The PowerVR G6200 GPU delivers up to four times more ALU horsepower compared to the PowerVR Series5XT, claims Imagination. In addition, it supports graphics APIs including OpenGL ES 1.1, 2.0 and 3.0, OpenGL 3.x, 4.x and DirectX 10_1, as well as programming interfaces such as OpenCL 1.x, Renderscript, and Filterscript.
In the Exynos 5410 SoC, Samsung used a Series5XT variant called the PowerVR SGX544MP3 GPU. However, it switched to an ARM Mali-T628 MP6 GPU in the 5420, claiming it provides twice the graphics performance.
According to Laptop, MediaTek clocks the two Cortex-A15 cores in the MT8135 at 1.5GHz, and the two –A7 cores at 1.2GHz. By contrast, the latest, Mali-enhanced Exynos 5420 bumps up the -A15 cores 1.6GHz to 1.8GHz, and the -A7 cores from 1.2GHz to 1.3GHz.
Laptop benchmarks of a MT8135 reference platform showed that the device was narrowly beat out by the U.S. version of the Samsung Galaxy S 4, which runs a quad-core, 1.9GHz Cortex-A9 based Qualcomm Snapdragon 600. However, it pulled ahead of the HTC One (1.7GHz Snapdragon 600) and the seven other high-end Android devices in the comparison.
True Octa-Core takes on Samsung’s Octa
On July 27, MediaTek unveiled a “True Octa-Core” Big.Little SoC that goes head to head with the Exynos 5 Octa processors. MediaTek was short on specifics, but posted background materials and a white paper. MediaTek touts the SoC’s heterogeneous multi-processing prowess, which appears to be even more advanced to that of the quad-core MT8135.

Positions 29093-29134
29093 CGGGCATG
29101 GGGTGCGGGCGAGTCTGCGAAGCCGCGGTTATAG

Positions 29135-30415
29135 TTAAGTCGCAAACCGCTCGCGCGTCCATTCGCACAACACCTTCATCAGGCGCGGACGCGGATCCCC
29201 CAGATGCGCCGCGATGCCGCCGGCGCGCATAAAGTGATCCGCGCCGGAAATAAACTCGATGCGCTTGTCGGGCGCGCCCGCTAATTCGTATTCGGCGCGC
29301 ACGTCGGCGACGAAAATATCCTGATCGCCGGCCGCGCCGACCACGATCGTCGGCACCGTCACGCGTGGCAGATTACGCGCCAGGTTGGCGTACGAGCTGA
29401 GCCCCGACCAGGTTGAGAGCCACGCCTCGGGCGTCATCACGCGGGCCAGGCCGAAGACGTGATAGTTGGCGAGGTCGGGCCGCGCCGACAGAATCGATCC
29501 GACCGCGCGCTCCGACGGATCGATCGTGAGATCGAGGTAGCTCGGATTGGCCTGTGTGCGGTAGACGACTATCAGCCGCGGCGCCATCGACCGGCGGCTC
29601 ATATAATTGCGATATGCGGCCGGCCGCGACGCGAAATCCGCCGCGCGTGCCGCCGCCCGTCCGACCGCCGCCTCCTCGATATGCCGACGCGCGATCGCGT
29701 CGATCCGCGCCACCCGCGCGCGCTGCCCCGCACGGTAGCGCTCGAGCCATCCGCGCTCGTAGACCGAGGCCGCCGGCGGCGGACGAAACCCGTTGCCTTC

The True Octa-Core offers advanced multi-threaded programming that enables different sequences to be allocated to different cores, “delivering enhanced video frame-rate processing and exceptionally low-latency gaming experiences,” says MediaTek. The architecture offers “the unique ability” to allocate individual browser tabs to CPU cores, and it can also delegate user inputs to individual cores and render 3D graphics effects more smoothly, says the company.
In decoding HEVC (H.265) FHD video, battery use can be reduced by up to 18 percent compared to current quad-core processors, claims MediaTek. In display mode, the SoC is said to provide 20 percent more frames.
MediaTek’s quad-core SoCs have been used in 350 projects and over 150 mobile device models since the MT6589, a smartphone-focused Cortex-A7 based SoC launched last December, claims the company.
“The MT8135 is the first implementation of ARM’s big.LITTLE architecture to offer simultaneous heterogeneous multi-processing. As such, MediaTek is taking the lead to improve battery life in next-generation tablet and mobile device designs by providing more flexibility to match tasks with the right-size core for better computational, graphical and multimedia performance,” stated Mike Demler, Senior Analyst with The Linley Group.
“Thanks to our PowerVR Series6 GPU, we believe the MT8135 will deliver five-times or more the GPU-compute-performance of the previous generation of tablet processors,” stated Tony King-Smith, EVP of marketing, Imagination Technologies.